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The Hulbert Taft, Jr. Library

Honors US History: Civil War Podcast Project: Primary Sources

Primary Sources

Any document, image, or artifact created at the time of the topic being researched is a primary source. Examples include eyewitness accounts, autobiographies and memoirs, diaries, letters, speeches, reports, newspapers, household and day-to-day objects, clothing, works of art, architecture, and photographs.


Please note that primary source documents are a reflection of the time and culture in which they were created and may contain language or images that are considered offensive today.

Find Primary Sources in Online Subscription Databases

Important notes for searching for primary sources in news / periodical databases:

  • Always limit your search to the date range relevant to your topic.
  • Try searching terms, phrases, etc. that were commonly used at the time in relation to your topic.
  • Look at other limiters on the advanced search page that might improve your results, such as article, commentary, editorial, essay, feature, front page / cover story, letter to the editor, etc.

History Databases Containing Primary Sources

If you have any questions, email Mr. Padgett
or Ms. Taylor

We're here to help!

Find Primary Sources in eBooks

Primary Source eBook Only Search

Use this search to find only ebooks containing primary sources
that can be accessed via our library catalog.

Select Primary Source Type:
There are three subject headings that indicate primary sources:
Sources, Personal Narratives, and Diaries.
Each drop down will give different results, so try them all!

Type of search?

Find Primary Sources on the Internet

The American Civil War: a collection of free online primary source websites from the Association of College and Research Libraries

The Black Freedom Struggle in the United States: a Selection of Primary Sources Approximately 1,600 curated primary-source documents related to critical people and events in the African American freedom struggle. Documents include historical newspaper articles, pamphlets, diaries, correspondence and more.

The Black Past: Remembered & Reclaimed The "Google" of African American history includes an online encyclopedia, primary sources, and much more.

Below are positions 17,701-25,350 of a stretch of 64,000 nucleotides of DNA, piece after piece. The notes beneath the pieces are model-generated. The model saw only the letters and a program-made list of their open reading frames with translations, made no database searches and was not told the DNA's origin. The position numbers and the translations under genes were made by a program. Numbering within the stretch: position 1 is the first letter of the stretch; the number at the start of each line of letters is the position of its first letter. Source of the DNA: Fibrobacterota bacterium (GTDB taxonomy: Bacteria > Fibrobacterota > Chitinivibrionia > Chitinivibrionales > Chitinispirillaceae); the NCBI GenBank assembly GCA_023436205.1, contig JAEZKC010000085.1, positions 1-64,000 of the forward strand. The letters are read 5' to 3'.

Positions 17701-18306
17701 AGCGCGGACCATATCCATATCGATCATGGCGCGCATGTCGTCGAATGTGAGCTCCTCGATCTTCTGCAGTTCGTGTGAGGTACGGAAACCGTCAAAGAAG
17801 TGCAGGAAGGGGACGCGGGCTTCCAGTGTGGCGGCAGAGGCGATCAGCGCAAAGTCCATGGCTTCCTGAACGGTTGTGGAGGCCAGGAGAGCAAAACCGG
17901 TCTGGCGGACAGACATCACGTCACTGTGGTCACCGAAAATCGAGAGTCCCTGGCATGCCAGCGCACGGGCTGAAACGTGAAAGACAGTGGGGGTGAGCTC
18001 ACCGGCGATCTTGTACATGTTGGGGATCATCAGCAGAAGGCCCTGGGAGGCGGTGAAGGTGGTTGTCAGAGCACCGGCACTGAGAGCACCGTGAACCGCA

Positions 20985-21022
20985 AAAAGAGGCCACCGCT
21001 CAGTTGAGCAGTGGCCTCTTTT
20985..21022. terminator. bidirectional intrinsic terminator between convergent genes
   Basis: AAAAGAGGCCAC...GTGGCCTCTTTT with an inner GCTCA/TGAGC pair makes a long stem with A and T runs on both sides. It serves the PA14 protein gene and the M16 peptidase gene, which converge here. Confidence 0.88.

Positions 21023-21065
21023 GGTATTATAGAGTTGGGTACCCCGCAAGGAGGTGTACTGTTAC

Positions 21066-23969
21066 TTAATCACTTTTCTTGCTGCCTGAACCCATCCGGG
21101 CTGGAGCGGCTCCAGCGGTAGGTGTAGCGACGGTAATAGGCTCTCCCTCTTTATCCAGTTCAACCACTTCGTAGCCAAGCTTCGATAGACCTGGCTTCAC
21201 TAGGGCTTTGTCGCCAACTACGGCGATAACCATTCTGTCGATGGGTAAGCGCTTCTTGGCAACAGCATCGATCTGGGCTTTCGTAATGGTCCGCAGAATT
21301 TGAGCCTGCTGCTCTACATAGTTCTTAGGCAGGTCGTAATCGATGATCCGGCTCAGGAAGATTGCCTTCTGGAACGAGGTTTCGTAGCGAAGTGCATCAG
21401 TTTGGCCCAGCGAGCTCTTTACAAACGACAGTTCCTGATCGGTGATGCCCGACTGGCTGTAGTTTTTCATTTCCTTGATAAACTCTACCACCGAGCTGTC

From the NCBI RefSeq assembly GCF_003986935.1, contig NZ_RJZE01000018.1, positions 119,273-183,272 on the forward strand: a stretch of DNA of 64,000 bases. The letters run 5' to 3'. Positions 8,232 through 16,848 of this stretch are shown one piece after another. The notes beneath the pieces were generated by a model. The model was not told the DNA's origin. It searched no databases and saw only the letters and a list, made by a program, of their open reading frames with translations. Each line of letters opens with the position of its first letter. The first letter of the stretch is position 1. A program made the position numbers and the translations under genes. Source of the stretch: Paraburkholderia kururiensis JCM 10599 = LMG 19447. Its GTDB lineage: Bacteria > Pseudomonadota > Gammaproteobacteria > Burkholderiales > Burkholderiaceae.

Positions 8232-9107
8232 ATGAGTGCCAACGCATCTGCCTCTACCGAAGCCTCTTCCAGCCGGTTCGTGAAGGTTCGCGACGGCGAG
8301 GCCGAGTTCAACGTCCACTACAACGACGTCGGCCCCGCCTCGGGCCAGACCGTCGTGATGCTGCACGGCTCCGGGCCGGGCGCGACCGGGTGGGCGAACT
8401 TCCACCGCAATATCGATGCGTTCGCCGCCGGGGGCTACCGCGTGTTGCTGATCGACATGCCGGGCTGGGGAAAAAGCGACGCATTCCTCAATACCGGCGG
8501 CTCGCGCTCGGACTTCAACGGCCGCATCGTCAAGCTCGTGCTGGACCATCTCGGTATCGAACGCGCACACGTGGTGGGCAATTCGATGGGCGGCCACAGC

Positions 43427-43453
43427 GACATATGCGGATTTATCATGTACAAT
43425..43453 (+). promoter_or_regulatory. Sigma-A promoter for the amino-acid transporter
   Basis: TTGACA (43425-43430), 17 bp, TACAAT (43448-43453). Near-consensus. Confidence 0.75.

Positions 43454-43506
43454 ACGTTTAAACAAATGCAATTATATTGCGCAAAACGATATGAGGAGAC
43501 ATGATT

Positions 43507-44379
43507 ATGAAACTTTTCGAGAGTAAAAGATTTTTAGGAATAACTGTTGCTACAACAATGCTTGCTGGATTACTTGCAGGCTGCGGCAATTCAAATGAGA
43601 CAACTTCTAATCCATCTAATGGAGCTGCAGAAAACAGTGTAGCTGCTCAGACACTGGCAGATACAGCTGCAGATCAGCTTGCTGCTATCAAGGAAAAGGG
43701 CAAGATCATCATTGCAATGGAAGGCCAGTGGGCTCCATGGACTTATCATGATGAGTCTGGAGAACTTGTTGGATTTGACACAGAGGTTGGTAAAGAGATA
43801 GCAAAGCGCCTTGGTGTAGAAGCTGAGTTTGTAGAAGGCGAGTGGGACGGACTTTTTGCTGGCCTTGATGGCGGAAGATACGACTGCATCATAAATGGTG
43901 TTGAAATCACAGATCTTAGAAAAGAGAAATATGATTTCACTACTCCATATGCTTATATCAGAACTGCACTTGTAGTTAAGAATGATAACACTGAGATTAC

The Civil War: Harper's Weekly Original Civil War Newspapers Harper's Weekly was the most popular newspaper during the Civil War, and it featured stunning illustrations, and in depth stories on all the important people and events of the war. Coverage currently runs from 1861 to May 1865. (Newspaper thumbnails take you to the complete paper.)

Civil War and Reconstruction, 1861-1877 Each set collects primary sources on a specific frequently-taught topic, along with historical background information and teaching ideas; from the Library of Congress.

Digital History An extensive documents collection is part of this award-winning American history website from the College of Education at the University of Houston.

Digital Public Library of America: Primary Source Sets A vast collection of free content from American libraries, archives, and museums. 


NoodleTools Tips for Citing Primary Sources

PLEASE NOTE: Do not copy and paste complete citations from electronic sources. NoodleTools cannot generate footnotes from copied and pasted citations.

For a new citation, click on +New Source.

To cite a Primary Source, first choose the NoodleTools option that best describes where you found it:

  • Database = a Taft Online Subscription Database such as Annals of American History. 
  • Website = a document found through the Websites page of your course guide or a search engine such as Google. 

Next, determine what kind of primary source you are citing:

  • Look at the list of options under Database or Website. Is it a newspaper article, a speech, a letter, or another item listed? If so, choose that item type.
  • If you are not sure, you can use "Anthology / Collection" which enables you to cite a source found within another source.
  • You can also email Mr. Padgett or Ms. Taylor, and we'll help you figure it out.

If you found your document in a Taft Subscription Database:

  • Enter information about your access to the document:
    • The permanent URL to the article. Look for any of the following on the article page: permalink, persistent link, stable link, durable link, "Get link", Cite, or Citable Link.
    • The name of the database (select from the My library's databases drop-down menu)
    • The date you accessed the article.
  • Enter the information about the primary source itself: author, title, etc.

You can email Mr. Padgett or Ms. Taylor with any questions you may have!